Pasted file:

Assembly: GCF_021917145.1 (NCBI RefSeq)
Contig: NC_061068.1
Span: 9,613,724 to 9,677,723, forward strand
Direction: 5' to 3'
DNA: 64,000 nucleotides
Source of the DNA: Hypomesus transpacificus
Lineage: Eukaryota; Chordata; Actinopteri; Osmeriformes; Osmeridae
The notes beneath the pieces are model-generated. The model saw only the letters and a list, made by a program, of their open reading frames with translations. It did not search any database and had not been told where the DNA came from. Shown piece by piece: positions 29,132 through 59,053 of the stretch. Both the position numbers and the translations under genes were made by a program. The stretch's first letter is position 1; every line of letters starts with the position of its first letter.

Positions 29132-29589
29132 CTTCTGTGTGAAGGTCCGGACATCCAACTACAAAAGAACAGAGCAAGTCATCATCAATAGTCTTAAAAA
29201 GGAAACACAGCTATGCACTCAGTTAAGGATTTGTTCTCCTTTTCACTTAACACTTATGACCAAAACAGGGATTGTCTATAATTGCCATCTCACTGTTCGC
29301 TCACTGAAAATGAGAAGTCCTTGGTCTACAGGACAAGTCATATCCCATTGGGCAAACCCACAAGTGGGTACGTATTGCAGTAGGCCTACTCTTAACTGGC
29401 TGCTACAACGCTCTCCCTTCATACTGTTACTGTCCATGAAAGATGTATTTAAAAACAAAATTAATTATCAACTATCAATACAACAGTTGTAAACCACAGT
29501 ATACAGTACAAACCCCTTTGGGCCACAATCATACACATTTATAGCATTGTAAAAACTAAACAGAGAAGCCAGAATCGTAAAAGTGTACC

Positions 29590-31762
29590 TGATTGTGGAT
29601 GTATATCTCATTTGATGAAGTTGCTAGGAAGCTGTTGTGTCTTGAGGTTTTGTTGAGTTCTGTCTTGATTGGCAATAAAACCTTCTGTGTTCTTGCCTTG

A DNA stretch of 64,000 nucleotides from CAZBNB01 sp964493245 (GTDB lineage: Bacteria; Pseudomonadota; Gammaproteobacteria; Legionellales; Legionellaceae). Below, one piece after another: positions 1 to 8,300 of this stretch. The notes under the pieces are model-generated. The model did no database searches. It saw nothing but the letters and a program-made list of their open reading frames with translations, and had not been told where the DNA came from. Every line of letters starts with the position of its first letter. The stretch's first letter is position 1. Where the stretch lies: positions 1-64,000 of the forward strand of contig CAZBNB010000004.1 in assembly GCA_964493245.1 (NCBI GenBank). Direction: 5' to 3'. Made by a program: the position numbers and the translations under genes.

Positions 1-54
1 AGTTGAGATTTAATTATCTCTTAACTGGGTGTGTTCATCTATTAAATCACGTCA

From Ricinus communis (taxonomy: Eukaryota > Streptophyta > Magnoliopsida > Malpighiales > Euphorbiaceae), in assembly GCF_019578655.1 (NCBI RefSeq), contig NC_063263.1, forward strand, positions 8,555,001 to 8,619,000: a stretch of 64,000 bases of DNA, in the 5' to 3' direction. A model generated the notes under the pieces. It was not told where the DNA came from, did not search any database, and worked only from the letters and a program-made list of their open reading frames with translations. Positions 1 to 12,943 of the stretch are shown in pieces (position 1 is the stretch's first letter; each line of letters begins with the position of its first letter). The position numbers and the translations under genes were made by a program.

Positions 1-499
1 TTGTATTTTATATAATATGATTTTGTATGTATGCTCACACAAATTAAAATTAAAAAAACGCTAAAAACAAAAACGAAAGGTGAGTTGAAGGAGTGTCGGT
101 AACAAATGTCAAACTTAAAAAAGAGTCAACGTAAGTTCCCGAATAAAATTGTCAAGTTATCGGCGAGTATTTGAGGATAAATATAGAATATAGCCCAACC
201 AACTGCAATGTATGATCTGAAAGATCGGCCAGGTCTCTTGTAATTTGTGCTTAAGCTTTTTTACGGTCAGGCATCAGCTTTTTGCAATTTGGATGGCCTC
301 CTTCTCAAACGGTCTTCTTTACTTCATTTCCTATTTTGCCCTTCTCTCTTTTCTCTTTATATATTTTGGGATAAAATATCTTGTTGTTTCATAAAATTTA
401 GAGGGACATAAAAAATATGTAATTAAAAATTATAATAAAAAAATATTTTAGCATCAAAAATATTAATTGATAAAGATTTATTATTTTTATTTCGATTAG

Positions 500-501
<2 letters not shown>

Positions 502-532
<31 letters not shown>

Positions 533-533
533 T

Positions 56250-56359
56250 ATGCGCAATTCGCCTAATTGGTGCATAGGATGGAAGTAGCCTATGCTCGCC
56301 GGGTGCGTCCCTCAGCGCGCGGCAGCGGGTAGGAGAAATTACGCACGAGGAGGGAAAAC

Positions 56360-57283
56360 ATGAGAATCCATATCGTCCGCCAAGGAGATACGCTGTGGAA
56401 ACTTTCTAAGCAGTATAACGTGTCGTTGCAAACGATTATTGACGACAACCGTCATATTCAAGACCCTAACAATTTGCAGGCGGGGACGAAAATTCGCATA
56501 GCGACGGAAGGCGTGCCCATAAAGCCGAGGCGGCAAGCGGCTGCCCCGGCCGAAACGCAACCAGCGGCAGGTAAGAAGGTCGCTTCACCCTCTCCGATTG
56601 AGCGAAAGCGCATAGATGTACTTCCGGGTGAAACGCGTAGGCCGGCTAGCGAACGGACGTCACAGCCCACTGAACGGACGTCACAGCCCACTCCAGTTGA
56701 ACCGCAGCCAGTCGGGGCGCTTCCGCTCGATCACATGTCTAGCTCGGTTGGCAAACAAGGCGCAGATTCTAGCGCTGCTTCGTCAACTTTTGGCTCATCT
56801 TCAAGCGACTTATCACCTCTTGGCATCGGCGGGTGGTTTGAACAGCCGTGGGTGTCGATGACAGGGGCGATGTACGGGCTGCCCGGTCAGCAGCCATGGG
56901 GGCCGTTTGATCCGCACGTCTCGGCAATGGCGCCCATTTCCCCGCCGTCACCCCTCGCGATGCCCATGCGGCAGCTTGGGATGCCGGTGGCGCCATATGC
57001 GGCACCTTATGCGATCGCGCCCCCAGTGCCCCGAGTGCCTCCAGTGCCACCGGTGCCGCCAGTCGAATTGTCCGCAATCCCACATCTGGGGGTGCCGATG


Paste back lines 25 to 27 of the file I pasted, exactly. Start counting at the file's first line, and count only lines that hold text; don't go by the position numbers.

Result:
201 AACTGCAATGTATGATCTGAAAGATCGGCCAGGTCTCTTGTAATTTGTGCTTAAGCTTTTTTACGGTCAGGCATCAGCTTTTTGCAATTTGGATGGCCTC
301 CTTCTCAAACGGTCTTCTTTACTTCATTTCCTATTTTGCCCTTCTCTCTTTTCTCTTTATATATTTTGGGATAAAATATCTTGTTGTTTCATAAAATTTA
401 GAGGGACATAAAAAATATGTAATTAAAAATTATAATAAAAAAATATTTTAGCATCAAAAATATTAATTGATAAAGATTTATTATTTTTATTTCGATTAG